Americans Want NASA To Focus On Earth, Not Mars, And Especially Not The Moon: Survey
Americans weigh in on the space program, lauding NASA's existence as essential. However, most of them want the agency to stick close to home.
A new survey examined Americans' sentiment on the space program with a number of surprising results.
While the findings by the Pew Research Center show that an overwhelming chunk of the country appreciate the importance of space exploration — 72 percent want the United States to remain a global leader in the industry — opinions are divided on whether Mars or the moon should be a priority.
NASA Priorities Vs Public Priorities
NASA has a vast portfolio of different missions, but when rating nine of these missions, most Americans say that monitoring the climate system (63 percent) and monitoring asteroids and other near-Earth objects for potential collisions (62 percent) should be top priority.
Forty-seven percent say conducting basic scientific research to increase the knowledge of space is top priority, followed by developing technologies that are adaptable for various uses (41 percent), doing research on the effects of space travel on health (38 percent), and searching for materials and resources to be used on Earth (34 percent).
Rated the lowest on the rankings are further exploration beyond Earth. Only 31 percent say that the search for alien life and life-supporting planets is top priority, while 42 percent believe it's low priority, and 27 percent believe it's not important or should not be done.
The missions to Mars and the moon — which are some of the most high-profile missions of NASA — rank the lowest for Americans. Only 18 percent and 13 percent say that sending astronauts to Mars and the moon deserve top priority, and 37 percent and 44 percent, respectively, think that it's not important or should not be done.
Political leanings do play a part when it comes to assessing NASA's priorities, especially in climate issues, which is a top priority for more Democrats (78 percent) than Republicans (44 percent). The two parties tend to agree relatively about many of the priorities, though.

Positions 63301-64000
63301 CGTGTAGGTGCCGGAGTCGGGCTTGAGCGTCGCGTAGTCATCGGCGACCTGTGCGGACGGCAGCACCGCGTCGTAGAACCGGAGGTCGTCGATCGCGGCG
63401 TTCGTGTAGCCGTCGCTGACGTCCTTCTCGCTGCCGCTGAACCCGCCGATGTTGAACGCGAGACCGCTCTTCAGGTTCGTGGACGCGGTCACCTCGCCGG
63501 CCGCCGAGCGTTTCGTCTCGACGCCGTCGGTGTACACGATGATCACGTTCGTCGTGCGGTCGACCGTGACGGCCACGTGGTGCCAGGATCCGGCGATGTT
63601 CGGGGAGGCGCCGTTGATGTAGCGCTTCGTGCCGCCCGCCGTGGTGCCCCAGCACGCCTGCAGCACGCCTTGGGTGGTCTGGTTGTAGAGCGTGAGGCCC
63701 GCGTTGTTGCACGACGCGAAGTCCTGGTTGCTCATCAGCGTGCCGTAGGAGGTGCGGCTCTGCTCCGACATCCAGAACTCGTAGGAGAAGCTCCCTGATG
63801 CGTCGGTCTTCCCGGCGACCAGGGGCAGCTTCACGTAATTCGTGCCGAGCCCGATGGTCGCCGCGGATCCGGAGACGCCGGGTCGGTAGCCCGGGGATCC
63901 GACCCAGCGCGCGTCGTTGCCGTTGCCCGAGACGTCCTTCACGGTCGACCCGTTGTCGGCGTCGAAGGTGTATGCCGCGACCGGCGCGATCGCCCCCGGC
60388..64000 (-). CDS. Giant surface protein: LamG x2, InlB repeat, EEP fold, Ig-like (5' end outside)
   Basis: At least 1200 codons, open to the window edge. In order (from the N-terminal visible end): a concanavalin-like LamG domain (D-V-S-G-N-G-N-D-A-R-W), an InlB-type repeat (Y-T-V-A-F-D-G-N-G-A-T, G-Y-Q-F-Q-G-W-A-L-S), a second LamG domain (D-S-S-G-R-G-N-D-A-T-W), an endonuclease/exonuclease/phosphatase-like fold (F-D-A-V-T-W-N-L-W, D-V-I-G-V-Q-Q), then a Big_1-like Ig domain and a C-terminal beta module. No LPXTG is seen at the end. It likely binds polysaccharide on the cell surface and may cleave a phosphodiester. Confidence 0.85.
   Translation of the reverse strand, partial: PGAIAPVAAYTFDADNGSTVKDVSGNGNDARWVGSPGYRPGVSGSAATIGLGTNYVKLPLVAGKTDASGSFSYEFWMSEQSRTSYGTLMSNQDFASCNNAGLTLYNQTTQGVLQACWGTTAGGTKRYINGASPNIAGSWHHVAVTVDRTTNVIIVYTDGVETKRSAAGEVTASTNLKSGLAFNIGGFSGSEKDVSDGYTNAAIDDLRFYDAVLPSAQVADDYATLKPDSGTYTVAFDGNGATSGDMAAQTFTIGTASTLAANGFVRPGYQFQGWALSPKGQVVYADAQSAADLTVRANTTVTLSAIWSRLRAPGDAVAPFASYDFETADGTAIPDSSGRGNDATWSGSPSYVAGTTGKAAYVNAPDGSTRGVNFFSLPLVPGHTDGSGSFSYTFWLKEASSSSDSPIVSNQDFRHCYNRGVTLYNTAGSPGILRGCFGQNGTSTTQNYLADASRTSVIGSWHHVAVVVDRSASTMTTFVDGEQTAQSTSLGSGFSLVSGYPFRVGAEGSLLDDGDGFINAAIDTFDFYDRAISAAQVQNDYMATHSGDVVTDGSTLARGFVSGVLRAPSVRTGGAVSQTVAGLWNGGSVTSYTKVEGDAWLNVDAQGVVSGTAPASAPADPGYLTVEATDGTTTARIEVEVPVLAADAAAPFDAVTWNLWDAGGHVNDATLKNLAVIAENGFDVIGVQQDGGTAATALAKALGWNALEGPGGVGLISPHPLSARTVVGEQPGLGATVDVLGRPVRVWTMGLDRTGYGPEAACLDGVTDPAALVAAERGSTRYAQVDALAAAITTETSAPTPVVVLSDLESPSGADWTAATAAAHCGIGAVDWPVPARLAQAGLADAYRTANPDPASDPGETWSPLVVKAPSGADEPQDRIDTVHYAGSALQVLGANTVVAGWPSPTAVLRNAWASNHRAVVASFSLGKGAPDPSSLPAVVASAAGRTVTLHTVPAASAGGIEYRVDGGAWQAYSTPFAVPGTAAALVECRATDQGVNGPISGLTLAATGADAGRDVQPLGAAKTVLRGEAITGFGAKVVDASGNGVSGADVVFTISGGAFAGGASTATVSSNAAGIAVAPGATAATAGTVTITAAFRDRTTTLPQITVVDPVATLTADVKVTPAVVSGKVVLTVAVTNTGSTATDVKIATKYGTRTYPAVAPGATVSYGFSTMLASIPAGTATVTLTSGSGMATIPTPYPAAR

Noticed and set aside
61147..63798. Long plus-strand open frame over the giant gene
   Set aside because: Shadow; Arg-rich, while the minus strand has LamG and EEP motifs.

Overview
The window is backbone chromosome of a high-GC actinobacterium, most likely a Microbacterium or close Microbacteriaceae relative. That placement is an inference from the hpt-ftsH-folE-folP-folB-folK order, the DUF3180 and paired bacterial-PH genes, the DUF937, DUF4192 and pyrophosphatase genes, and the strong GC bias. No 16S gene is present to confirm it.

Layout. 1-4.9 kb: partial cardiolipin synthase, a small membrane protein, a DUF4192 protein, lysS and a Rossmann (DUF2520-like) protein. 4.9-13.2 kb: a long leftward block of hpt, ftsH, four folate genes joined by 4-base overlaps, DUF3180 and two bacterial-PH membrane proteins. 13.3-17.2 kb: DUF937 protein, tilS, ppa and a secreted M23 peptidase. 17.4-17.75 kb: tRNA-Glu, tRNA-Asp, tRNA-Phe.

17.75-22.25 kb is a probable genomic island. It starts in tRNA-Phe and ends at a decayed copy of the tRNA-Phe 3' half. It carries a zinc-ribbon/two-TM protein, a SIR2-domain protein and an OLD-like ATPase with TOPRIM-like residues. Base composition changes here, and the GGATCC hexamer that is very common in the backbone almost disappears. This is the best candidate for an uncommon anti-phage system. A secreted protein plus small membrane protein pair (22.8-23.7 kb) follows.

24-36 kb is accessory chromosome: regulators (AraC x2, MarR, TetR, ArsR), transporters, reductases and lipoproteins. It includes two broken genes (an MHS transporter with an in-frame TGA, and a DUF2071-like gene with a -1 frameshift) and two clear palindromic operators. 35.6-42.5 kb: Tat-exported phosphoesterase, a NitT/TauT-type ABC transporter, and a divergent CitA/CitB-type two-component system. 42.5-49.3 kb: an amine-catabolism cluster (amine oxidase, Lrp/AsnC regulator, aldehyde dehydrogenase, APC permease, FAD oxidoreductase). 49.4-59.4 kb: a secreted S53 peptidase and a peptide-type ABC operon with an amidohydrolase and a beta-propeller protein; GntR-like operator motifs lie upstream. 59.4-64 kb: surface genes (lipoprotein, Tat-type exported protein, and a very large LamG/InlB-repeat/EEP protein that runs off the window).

"We were struck by the finding about public priorities for NASAs mission," Cary Funk of Pew Research Center tells Axios. "Sending astronauts into space is one of the most visible of the U.S. space programs over time."
In terms of advancement, approximately 50 percent of Americans believe space tourism will be possible within 50 years, although 58 percent say that they wouldn't actually want to leave Earth.
NASA's Role Moving Forward
Even with a number of private companies making their mark in space, a majority of Americans (65 percent) say that NASA should still play a significant role in exploring space. A third (33 percent) do think that these private companies could advance the industry even without the agency.
When it comes to political parties, 70 percent of Democrats and Democratic-leaning Americans believe that NASA is still vital in the future of the industry, but only 59 percent of the total Republicans and Republican-leaning Americans say the same.
This issue is very relevant due to the emergence of private companies, including Elon Musk's SpaceX, that are venturing out in space. The Trump administration has expressed its intent to stop funding the International Space Station and turn it over to the private industry, according to Washington Post.
According to Casey Dreier, director of space policy at the Planetary Society, this shows that the relationship between NASA and the commercial space industry is poorly communicated to the public.
"The majority of private companies rely on NASA as a customer and, if not, aspire to," Dreier explains in Axios. "NASA right now is playing a critical role in creating a marketplace for commercial space companies."